1. Consider adding standard_concept value of “H” (beyond just “S” and “C”) for historical and keep these concept_ids, mappings and ancestors always in place but marked as H. Maybe this is just another way of stating what others are proposing. The bottom line would be to NEVER get rid of any code or MAPS TO, or ancestor map that existed previously. I can only begin to imagine what this would do to the current terminology creation process…

(Dmytry Dymshyts) #15

@Christian_Reich, @mgkahn,
Ok. at least one rule defined exactly:
our valid_end_date value and invalid_reason =‘D’ means that concept is wrong. Wrong parsing of drug dosage and then wrong RxNorm Extension concept, or wrong SNOMED entity (duplicate or non-sense).
In this case it’s totally OK to remove these concepts from Ancestor and Not to map TO these concepts anymore (as it is now).

But second: What to do with Outdated concepts (for example, ICD10CM changed their classification and now this disorder belongs to different sub-chapter, but, say, 2 years ago, doctors used this code to encode the disease)?
To be technically correct we need to create another “end_date” column, kind of “out_of_use_date”. And keep the standard_concept_id = ‘S’, (nobody will rewrite existing queries changing ‘S’ to (‘S’, ‘H’) - anyway you proceed Historical and Active concepts in the same way).
I think, people are also used to search the concepts using “where… invalid_reason is null”.
So less painful is not to touch invalid_reason logic, but add another field “active_status”.
So what I propose: Add 2 new columns: “active_status” and “out_of_use_date”.

@TBanokina, what can you say from ETL perspective about this approach?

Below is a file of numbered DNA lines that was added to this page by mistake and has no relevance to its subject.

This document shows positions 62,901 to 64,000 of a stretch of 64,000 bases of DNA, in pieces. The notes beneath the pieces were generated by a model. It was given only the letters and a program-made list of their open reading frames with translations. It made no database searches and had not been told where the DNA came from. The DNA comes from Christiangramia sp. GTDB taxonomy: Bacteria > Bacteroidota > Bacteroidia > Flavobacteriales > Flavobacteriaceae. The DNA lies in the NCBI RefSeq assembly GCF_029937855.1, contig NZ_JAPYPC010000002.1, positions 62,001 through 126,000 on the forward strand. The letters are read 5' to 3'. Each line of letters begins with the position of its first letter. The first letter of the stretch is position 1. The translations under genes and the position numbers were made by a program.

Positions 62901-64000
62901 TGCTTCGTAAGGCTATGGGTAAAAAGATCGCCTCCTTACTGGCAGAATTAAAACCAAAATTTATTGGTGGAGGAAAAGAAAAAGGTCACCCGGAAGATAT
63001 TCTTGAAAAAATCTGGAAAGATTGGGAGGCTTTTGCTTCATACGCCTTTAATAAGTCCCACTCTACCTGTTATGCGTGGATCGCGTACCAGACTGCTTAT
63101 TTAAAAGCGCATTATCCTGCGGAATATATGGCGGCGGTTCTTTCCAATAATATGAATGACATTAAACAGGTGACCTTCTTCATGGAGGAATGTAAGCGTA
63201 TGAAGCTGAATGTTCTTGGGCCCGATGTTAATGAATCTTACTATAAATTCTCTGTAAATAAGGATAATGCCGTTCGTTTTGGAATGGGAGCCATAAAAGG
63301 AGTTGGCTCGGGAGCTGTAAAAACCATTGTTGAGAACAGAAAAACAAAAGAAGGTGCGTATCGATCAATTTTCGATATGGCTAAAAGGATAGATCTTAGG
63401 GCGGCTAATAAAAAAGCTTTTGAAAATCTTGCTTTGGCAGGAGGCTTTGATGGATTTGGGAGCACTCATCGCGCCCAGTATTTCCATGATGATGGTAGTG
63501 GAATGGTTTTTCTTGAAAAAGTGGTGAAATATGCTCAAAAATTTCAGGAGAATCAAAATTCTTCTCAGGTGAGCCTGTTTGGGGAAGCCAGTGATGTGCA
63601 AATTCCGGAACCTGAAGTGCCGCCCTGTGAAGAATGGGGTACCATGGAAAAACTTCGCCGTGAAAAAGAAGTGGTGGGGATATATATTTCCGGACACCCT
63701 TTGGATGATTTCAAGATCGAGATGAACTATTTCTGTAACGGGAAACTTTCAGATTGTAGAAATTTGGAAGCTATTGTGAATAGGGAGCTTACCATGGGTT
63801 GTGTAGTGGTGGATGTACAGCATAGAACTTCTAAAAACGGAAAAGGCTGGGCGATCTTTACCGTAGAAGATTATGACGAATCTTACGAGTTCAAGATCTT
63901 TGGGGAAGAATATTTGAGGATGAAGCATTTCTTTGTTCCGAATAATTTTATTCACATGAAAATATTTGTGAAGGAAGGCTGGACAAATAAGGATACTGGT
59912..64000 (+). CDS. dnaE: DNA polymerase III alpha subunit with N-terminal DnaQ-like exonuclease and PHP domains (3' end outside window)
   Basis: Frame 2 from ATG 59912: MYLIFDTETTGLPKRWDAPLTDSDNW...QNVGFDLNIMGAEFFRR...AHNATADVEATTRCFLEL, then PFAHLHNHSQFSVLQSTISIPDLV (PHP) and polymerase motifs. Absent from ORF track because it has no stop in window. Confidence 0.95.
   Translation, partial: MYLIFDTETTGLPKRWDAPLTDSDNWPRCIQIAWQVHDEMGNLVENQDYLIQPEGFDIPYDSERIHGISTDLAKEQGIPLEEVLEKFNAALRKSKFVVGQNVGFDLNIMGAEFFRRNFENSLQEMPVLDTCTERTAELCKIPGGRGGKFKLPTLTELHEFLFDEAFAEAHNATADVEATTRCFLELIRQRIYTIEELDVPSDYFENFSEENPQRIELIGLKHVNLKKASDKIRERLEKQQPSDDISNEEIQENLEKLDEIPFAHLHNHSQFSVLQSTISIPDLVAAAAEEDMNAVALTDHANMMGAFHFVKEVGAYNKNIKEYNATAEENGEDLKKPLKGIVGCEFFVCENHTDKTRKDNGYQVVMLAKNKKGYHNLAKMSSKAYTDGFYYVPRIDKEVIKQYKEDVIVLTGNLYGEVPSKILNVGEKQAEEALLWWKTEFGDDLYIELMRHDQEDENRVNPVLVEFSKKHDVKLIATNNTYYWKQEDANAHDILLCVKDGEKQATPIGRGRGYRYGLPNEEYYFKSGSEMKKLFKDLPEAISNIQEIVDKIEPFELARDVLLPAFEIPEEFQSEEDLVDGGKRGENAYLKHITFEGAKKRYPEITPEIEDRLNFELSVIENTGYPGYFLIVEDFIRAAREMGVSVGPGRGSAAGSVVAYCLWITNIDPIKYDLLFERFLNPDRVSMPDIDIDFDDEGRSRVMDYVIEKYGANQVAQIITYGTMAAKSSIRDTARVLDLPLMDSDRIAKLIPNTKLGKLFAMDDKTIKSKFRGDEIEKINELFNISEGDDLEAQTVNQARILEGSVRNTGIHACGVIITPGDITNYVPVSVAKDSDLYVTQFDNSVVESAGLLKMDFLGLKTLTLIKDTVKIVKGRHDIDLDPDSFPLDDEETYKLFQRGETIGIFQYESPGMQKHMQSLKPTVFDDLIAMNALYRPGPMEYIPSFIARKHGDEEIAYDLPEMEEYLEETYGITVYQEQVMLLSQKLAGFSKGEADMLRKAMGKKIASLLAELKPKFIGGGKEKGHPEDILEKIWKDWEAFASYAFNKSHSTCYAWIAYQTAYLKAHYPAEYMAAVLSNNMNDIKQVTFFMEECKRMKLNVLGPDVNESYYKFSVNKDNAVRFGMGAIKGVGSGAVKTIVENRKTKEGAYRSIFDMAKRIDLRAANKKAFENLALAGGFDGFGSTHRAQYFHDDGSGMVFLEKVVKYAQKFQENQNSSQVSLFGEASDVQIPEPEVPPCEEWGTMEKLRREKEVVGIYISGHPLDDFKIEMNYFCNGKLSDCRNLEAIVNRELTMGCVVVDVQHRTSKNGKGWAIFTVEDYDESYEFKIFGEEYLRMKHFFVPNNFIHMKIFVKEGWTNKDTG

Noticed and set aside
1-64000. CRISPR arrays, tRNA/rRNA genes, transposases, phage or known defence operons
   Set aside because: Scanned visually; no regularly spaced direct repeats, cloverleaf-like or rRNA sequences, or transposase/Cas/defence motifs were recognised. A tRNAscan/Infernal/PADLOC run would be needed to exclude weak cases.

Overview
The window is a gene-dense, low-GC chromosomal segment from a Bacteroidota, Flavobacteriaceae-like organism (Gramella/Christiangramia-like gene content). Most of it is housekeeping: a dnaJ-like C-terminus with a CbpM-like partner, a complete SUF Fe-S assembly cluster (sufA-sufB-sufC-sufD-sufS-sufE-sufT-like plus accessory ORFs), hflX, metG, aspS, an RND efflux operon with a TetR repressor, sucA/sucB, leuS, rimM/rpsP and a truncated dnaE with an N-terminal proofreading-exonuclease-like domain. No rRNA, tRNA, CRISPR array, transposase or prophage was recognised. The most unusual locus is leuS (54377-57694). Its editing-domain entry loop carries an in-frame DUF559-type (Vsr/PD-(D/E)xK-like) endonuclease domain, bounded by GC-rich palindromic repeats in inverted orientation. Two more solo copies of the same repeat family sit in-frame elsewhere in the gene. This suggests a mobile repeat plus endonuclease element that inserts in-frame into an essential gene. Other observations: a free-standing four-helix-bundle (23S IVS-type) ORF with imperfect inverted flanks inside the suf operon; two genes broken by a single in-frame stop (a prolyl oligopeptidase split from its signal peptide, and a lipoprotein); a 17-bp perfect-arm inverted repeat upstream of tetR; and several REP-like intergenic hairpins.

(Dmytry Dymshyts) #16

@Christian_Reich,
So what?:slight_smile:


(Christian Reich) #17

Oh. I see. We need to figure out something. Otherwise you will deviate increasingly from the standard, which will put your ability at risk to do network studies. This is a big deal.

That’s what folks do who don’t update continuously. A full job on all the data. Are you going to run into infrastructure problems, or why would you not want to do that?

Well, “break” also means “being fixed”. Goes both ways.

But yes, we need to think about a mechanism to update a query. I think that can be automated.

The problem is we don’t control that. Most of our content comes from the sources. If SNOMED updates concepts or links we cannot just ignore that.

Exactly. So, the solution is that we need to string the CDM data along and update the queries. No way around it.

What’s the use case? Why would we need to know it’s no longer in use? The only case I can think of is for purposes of debugging cohort definitions trying to identify the reasons for change over time. Is that it?

I also a lot of “where sysdate between start_date and end_date” notations. We will have to do a THEMIS convention.


(Vojtech Huser) #18

I can see me voting Yes for the proposal

So what I propose: Add 2 new columns: “active_status” and “out_of_use_date”.

So that CPT4 “76645 | Ultrasound of breasts” that is correct but outdated has active=0 and out_of_use_date=‘2017-07-01’ and has ‘S’ standard status


(Dmytry Dymshyts) #19

As for me the final idea is:

valid_end_date – date of source outdating or date when we removed it from the vocabulary because it was added mistakenly
Add new value of invalid_reason:
M – concept deprecated as it was added mistakenly
D –outdated by the source
U - updated concept
Standard_concept = ‘S’ for concepts with invalid_reason = null or invalid_reason =‘D’,
Standard_concept = ‘C’ respectively for classification concepts


(Christian Reich) #20

@Dymshyts:

so, the real difference is that D no longer invalidates a Concept and turns it from a Standard to a non-standard. Correct? While M does it the same way D does it today.

We could just not turn a concept to D if the source wants to deprecated it. Just keep it going. Invalid_reason=null, but valid_end_date something before 2099. Wouldn’t that do the trick?